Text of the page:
AERA to Feature Ed Talks at 2016 Annual Meeting
AERA to Feature Ed Talks at 2016 Annual Meeting

Tony Pals,
(202) 238-3235, (202) 288-9333 (cell)

Victoria Oms,
(202) 238-3233, (505) 850-3907 (cell)

AERA to Feature Ed Talks at 2016 Annual Meeting

The 2016 Annual Meeting of the American Educational Research Association will feature five sessions of Ed Talks presented by leading education scholars. Each session will feature rapid-fire presentations focused on major education research themes and will be followed by engaging audience discussion. The sessions will touch on major issues in education equity, the use of research in policymaking, student learning, opportunities for disadvantaged students, and inclusive education practices.

Individual presentation topics range from the national teacher shortage, the disconnect between researchers and decision makers, and counter-intuitive findings from the science of learning, to improving college opportunities for disadvantaged students and the impact of K-12 civic education on political participation.

In each of the five session, the scholars’ presentations will be followed by brief comments by a media representative and a policy expert and then audience discussion.

Walter E. Washington Convention Center
Level Two, Room 207 B
Washington, D.C.

Ed Talk sessions will be held April 9, April 11, and April 12. See “Ed Talk Session Details” below for specific times.


Session 1: Fostering Equitable Policy Outcomes
Saturday, April 9, 12:25 to 1:55 p.m.
Talks include:

  • The National Teacher Shortage: Sources and Solutions (Richard Ingersoll, University of Pennsylvania)
  • The Educational Benefits of Diverse Schools and Classrooms for All Students (Russ W. Rumberger, University of California, Santa Barbara)
  • High School Dropouts: Getting Students to Opt Into Learning All the Way to Graduation (Amy Stuart Wells, Teachers College, Columbia University)

Commentators: Sarah Dockery Sparks, Education Week; Daniel Leeds, National Public Education Support Fund

Session 2: Relationship and Research Use in Policymaking
Saturday, April 9, 2:15 to 3:45 p.m.
Talks include:

  • The Challenge of Separating Spin from Evidence (Jeffrey R. Henig, Teachers College, Colombia University)
  • Understanding How Education Systems Improve (Kara S. Finnigan, University of Rochester)
  • Addressing the Disconnect Between Researchers and Decision Makers (Ruth Lopez Turley, Rice University)
  • Design Research-Practice Partnerships as a Strategy for Implementing Change in Educational Context (William R. Penuel, University of Colorado, Boulder)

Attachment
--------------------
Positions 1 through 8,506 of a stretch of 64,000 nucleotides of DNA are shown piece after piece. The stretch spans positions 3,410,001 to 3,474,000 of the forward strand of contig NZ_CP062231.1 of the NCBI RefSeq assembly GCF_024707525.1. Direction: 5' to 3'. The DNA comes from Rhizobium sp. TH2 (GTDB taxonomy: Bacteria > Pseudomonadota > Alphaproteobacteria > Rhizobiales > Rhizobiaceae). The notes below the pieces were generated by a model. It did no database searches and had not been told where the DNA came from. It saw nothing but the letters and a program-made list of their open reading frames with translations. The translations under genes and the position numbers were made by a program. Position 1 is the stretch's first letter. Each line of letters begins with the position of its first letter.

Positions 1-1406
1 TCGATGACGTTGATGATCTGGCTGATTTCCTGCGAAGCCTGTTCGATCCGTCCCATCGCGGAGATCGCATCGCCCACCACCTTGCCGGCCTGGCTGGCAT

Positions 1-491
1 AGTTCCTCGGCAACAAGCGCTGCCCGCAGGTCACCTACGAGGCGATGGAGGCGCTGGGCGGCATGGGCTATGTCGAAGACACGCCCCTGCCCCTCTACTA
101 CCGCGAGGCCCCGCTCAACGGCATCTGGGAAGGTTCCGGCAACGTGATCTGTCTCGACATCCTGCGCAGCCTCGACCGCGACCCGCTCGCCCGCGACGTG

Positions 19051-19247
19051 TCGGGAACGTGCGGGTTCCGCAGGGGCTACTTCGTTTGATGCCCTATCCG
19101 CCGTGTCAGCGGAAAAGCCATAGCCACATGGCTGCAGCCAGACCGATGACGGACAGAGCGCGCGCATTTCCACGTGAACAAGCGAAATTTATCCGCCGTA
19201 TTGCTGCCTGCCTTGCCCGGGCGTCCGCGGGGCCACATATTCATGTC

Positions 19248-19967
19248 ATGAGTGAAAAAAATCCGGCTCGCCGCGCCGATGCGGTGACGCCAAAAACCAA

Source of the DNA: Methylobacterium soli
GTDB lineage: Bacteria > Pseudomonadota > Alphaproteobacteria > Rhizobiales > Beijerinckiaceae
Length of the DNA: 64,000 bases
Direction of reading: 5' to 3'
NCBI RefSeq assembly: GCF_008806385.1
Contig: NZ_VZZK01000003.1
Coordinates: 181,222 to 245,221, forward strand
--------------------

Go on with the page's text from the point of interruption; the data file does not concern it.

Commentators: Jill Barshay, The Hechinger Report; Amanda Beaumont, U.S. Senate Committee on Health, Education, Labor, and Pensions

Session 3: Broadening Conceptions of Learning
Monday, April 11, 10:00 a.m. to 11:30 a.m.
Talks include:

  • Counter-intuitive Findings from the Science of Learning (Michelene T.H. Chi, Arizona State University)
  • Expansive and Consequential Learning for English Learners (Kris D. Gutierrez, University of California – Berkeley)
  • Language as an Entry Point for Improving Literacy Skills (Young-Suk Kim, Florida State University)
  • Children from “Underserved Minority” Backgrounds Have Strengths for Learning (Barbara Rogoff, University of California, Santa Cruz)

Commentator: Emily Hanford, American RadioWorks; Raymond C. Hart, Council of the Great City Schools

Session 4: Increasing the Education and Life Chances for the New American Majority
Monday, April 11, 4:30 to 6:00 p.m.
Talks include:

  • Reducing Risks for Young Children and Supporting Their Families (Vivian L. Gadsden, University of Pennsylvania)
  • Postsecondary Education Opportunities for Traditionally Disadvantaged Students (Barbara Schneider, Michigan State University)
  • Improving College Access and Success for Students from Historically Underrepresented Groups (Laura W. Perna, University of Pennsylvania)

Commentators: Dan Berrett, Chronicle of Higher Education; Eric Rodriguez, National Council of La Raza

Session 5: Inclusive Education Practices
Tuesday, April 12, 10:35 a.m. to 12:05 p.m.
Talks include:

  • Understanding the Paradoxes of Equity: The Case of Race and Disability Intersections (Alfredo J. Artiles, Arizona State University)
  • The Impact of K–12 Civic Education on Political Participation and Voting in an Era of Political Polarization (Diana E. Hess, University of Wisconsin, Madison)
  • How Students Learn to Read and Write Complex Texts for Success Beyond Schooling (Elizabeth Birr Moje, University of Michigan)
  • Educating Students with Benefit of Indigenous Knowledge (Sharon Nelson-Barber, WestEd)

Commentators: Nirvi Shah, Politico; Mario Cardona, White House Domestic Policy Council


Please complete this Press Registration Form by 5 p.m. EDT Friday, April 8. The press room will be located in the Convention Center, Room 204A, Level Two. Additional information about press registration and the press room can be found here.


The American Education Research Association’s Annual Meeting is the largest gathering of education researchers in the world. The 2016 Annual Meeting, held in AERA’s Centennial Year, will provide an important launching point for the second century of the association and the future of education research. Each year, the AERA Annual Meeting is a showcase for ground-breaking, innovative studies in a diverse array of areas, from early education through higher education. The theme of this year's meeting is "Public Scholarship to Educate Diverse Democracies."

The hashtag for the 2016 Annual Meeting is #AERA16. You may also find us on Facebook and Twitter.


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